Part two of a two part story series: Carl Laurin, a DeLand Florida resident, believes that his friend, and former Oscoda resident Walter Reca was the man behind the infamous 1971 D.B. Cooper skyjacking. Since Reca’s passing in 2016. Laurin has been hard at work piecing together evidence to prove this. Laurin recently came out with a book titled “D.B. Cooper & Me. A Criminal. A Spy. My best Friend.”


CLE ELUM, OREGON - For Carl Laurin, putting together the background for his story on the D.B. Cooper skyjacking was like a jigsaw puzzle. He had his longtime friend, Oscoda native, Walter Reca on tape admitting to the heist. He knew firsthand from their time in the Michigan Parachute Club that the former military veteran could make such a jump from a Boeing 727. Still, he wanted something more to convince everyone else. 

“I had known him since 1957 and to me, it was no great surprise that he pulled the DB Cooper skyjacking,” Laurin, who lives in DeLand Florida said. “I had done everything I could do here in Florida. I had papers about him all over my kitchen table. One day I just said to myself I have to put an end to this one way or the other.”

The part of Reca’s story that always stood out was the fact of him claiming there was an eyewitness to some of the night. According to Reca, he had landed about five miles outside the town of Cle Elum, Washington. He walked along the side of a road until he reached a café. 

There, he phoned a friend to come give him a ride. Unsure of where he was, Reca asked a customer at the café to give his friend directions. 

Reca called this man ‘Cowboy’, since he was wearing western attire, including a cowboy hat. He also noted that he had a guitar case with him and drove a dump truck. He suspected that he might be going to play in a band later that night. Aside from that, he had nothing else go on. 

“I knew I had to go find Cowboy or I wouldn’t be able to take this any further,” Laurin said. “So, I bought a plane ticket and went out there. I went around town, asking if anyone remembered seeing this guy that was dressed like a cowboy and was driving a dump truck. I knew the odds were really terrible in me finding him, but I did it anyway.”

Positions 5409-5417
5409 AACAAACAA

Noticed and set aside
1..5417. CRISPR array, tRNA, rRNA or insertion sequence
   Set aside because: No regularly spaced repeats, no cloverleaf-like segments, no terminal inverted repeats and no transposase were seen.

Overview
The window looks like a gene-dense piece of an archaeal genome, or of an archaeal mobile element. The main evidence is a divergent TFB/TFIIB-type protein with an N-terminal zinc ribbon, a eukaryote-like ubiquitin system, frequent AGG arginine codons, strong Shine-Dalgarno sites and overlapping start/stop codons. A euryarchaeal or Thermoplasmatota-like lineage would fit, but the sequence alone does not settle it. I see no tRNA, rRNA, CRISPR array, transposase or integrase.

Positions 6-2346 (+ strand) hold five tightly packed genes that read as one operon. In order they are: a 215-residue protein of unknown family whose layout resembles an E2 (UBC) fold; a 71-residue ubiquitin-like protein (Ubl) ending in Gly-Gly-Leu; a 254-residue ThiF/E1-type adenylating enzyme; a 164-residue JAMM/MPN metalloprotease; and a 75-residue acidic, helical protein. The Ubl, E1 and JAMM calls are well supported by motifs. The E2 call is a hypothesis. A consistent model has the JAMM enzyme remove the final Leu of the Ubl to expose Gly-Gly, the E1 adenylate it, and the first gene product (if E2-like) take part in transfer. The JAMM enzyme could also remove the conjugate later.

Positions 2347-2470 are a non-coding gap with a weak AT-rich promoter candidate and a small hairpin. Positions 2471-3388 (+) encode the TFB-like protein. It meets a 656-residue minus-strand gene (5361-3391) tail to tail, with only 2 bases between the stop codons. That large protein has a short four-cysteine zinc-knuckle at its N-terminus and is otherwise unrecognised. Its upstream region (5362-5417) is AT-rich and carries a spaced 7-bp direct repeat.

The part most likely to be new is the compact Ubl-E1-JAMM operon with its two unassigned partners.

Fortunately for Laurin, his persistence paid off. A man who owned a gas station near Cle Elum said he believed he knew who the man he was describing. Laurin left his phone number and returned to Florida and waited for what he hoped would be a game-changing phone call. 

A few days after being home he got that phone call from Jeff Osiadacz, known to Laurin and Reca as Cowboy. 

“Who would have every expected a thing like this to happen around here,” Osiadacz, who still lives in Cle Elum said. “I was driving down the road and saw a guy walking alongside the road in the pouring rain with his coat up over his arm. I stopped to get a cup of coffee and that same guy walks in the door soaking wet and shiver and shaking, his coat still over his arm and asking where he was.” 

Even though Osiadacz heard about the Cooper skyjacking later that night, he never thought the man in the café could have been him.

“I watched the news and they said that he jumped out over Oregon and he looked nothing like those composites, so I had no reason to put two-and-two together,” he said. “I did think it was strange that he was out walking with his coat up over his arms though. I thought maybe he was a French fry sort of a Happy Meal. I couldn’t give him a ride because I was in my garbage truck and I didn’t have a passenger seat. That’s why I had to give his friend directions. When I got up to leave he told me thank you and that he would pay for my coffee. So I just left.” 

Osiadacz said he would think of that night from time to time, but thought of it only as an odd encounter and not much more. Fast forward to 2016 and Osiadacz was thrown right back into that night. 

“One day I stopped at the gas station and the guy that works there said, there is a guy from Florida looking for you,” he said. “Even though I said I didn’t know anyone from Florida, he gave me the number. I was real hesitant to call, but I finally did. I was a little skeptical at who I was going to be talking to but when Carl started asking me questions about Reca… I got to thinking about it and I knew I remembered seeing somebody like that.” 

It took a few phone calls and pictures but Osiadacz was convinced, the man he saw in the café that night was Reca.

“I turn 76 in September and even though it has been all these years, there is no doubt in my mind,” he said. “Carl once asked me, how I could remember that night, since it was so long ago. I can remember sticking my fingers in the Liberty Bell when I was three years old. I can remember what my grandfather’s house looked like when I was about three as well. I guess there are just some things that you always remember.”